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The case of a Moroccan woman, age 25, who came into the emergency department with clinical tetany, is presented. She had experienced muscle spasms and paresthaesia of the upper limb over the previous few days. She had also experienced major diarrhoea for the previous 3 weeks. Investigations revealed a severe electrolyte disorder.
Electrolyte disorders are often encountered in hospitals and ambulatory care. However, they are often difficult to manage due to the numerous potential causes. Moreover, the presentation is variable and the complete clinical picture is rarely observed. We present a case of tetany caused by multiple circumstances.
A Muslim Moroccan woman, age 25, presented to the emergency department with her husband, a doctor, with muscle spasms and paresthaesia of the upper limb that had persisted over the previous few days. She had also had major diarrhoea for the previous 3 weeks.
The patient, who wore a veil, had given birth a few weeks prior by caesarean section and was still breast feeding. After her pregnancy, she had severe iron deficiency and anaemia that had required several iron injections. In the differential diagnosis, celiac disease was suspected and serological tests gave positive results. A jejunal biopsy was planned to confirm the diagnosis after she terminated breast feeding.
The patient presented with hypotension; her skin was pale and dry, and her eyelids fasciculated. Her forearm, wrist and fingers were flexed and returned to this position after they were manually straightened. The neurological exam showed absent tendon reflex and positive Trousseau (figures 1–3) and Chvostek signs.
A laboratory evaluation showed important electrolytic alterations: the patient had severe hypocalcaemia (corrected Ca: 1.41 mmol/litre), severe hypomagnesaemia (total Mg: 0.33 mmol/litre) and severe hypokalaemia (K: 2.4 mmol/litre). Her thromboplastin (TP) time was significantly low (TP: 31%) (normal values for our laboratory: corrected calcium (2.1–2.5 mmol/litre), total magnesium (0.6–1 mmol/litre), potassium (3.5–4.6 mmol/litre), phosphate (0.8–1.4 mmol/litre), thromboplastin time (85% to 125%), 25-OH vitamin D3 (8.4–52.3 ;g/litre), parathormone (10–70 ng/litre)). The patient's phosphate level was normal (1.15 mmol/litre). Further investigations showed low 25-OH vitamin D3 (7.9 ;g/litre) and normal parathormone (60 ng/litre) levels. No bacteria were detected in the stool. An electrocardiogram (ECG) showed a slightly elevated QT interval (0.48 s).
The patient was hospitalised for further management of electrolyte disorders. The diagnosis of celiac sprue was supported by the intestinal biopsy (figure 4). The tetany resolved after intravenous electrolyte replacement. The patient was able to return home after 4 days of hospitalisation and oral electrolyte supplementation was prescribed. A gluten-free regime was introduced.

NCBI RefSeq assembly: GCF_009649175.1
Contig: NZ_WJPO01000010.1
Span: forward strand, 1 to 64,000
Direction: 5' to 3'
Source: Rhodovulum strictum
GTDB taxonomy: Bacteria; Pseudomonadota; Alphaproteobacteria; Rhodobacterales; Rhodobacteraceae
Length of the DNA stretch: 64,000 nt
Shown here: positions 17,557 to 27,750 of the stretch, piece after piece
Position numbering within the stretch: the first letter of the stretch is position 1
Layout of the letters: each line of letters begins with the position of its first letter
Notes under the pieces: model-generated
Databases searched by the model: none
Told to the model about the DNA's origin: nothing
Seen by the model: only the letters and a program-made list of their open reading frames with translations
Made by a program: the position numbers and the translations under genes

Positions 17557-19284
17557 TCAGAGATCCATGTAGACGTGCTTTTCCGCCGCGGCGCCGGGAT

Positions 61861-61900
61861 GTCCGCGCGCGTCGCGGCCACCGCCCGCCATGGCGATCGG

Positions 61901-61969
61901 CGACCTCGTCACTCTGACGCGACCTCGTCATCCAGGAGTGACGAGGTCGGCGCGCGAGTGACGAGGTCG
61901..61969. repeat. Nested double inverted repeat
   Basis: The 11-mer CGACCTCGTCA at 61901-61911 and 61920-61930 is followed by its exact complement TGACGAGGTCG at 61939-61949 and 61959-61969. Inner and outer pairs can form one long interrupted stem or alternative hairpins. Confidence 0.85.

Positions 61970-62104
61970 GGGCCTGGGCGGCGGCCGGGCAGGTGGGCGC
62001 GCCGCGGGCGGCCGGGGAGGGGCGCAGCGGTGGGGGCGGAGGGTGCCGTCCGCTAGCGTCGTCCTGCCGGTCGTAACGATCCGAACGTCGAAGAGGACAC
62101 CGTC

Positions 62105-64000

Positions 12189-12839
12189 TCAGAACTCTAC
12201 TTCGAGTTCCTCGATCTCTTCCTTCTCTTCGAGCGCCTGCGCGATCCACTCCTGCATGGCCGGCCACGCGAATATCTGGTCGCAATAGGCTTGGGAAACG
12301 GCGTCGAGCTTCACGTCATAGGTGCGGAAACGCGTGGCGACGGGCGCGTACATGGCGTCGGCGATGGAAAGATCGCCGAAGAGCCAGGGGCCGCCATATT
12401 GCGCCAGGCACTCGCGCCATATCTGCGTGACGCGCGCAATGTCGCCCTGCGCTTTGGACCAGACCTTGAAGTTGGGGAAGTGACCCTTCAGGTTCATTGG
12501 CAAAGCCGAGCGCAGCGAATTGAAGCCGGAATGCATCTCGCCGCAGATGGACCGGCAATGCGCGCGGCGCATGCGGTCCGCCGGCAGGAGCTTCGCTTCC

This case is of interest in understanding the cause of hypocalcaemia that led to the presenting tetany.
First, we note that hypomagnesaemia with secondary hypocalcaemia is a rare condition, most often seen in children.1 Mild hypomagnesaemia induces a resistance to parathormone action, but severe hypomagnesaemia leads to reduced secretion of parathormone. We also note that severe hypermagnesaemia has an important effect on calcium homeostasis due to the suppression of parathormone secretion. In this case, hypomagnesaemia was due to reduced intestinal absorption and was exacerbated by major diarrhoea that occurred during the 3 weeks prior to hospitalisation.
Vitamin D is also important in calcium homeostasis. There are many conditions that can lead to reduced vitamin D2 and secondary hypocalcaemia (scheme 1). In this case, we noted reduced intestinal absorption due to celiac disease. But its also important to keep in mind that hypovitaminosis D may also be due to a lack of exposure to sunshine3 4; this was certainly the case with our patient, who, as a Muslim, always wore a veil outdoors. Finally, we point out that during breast feeding there is an increased vitamin D requirement.3 5
There are many conditions that could lead to hypocalcaemia (scheme 1). There may be an increased loss of calcium, as in the case of pancreatitis or osteoblastic bone metastases; it can be the result of a reduction in intake, as in acquired hypoparathyroidism (acquired during surgery, radiotherapy or multiple endocrine neoplasia); or it may be secondary to high dose bisphosphonate treatment.
Celiac disease is most often diagnosed in young children. It is recognised in all ethnic groups with a worldwide prevalence of 1% to 2%.6 The classic symptoms are diarrhoea, anorexia, abdominal pain, weight loss and a failure to thrive. In adults, there are two modes of presentation7: the classic mode, with diarrhoea, abdominal pain and weight loss; and the silent mode, with no symptoms and an atypical presentation (ie, ferriprive anaemia or reduced bone density). Celiac disease rarely presents with a crisis of tetany.8–10 In our case, the diarrhoea accompanying this tetany was suggestive of celiac disease.11
We thank the Institute of Pathology of the University Hospital of Lausanne for its collaboration.
Competing interests None.
Patient consent Patient/guardian consent was obtained for publication.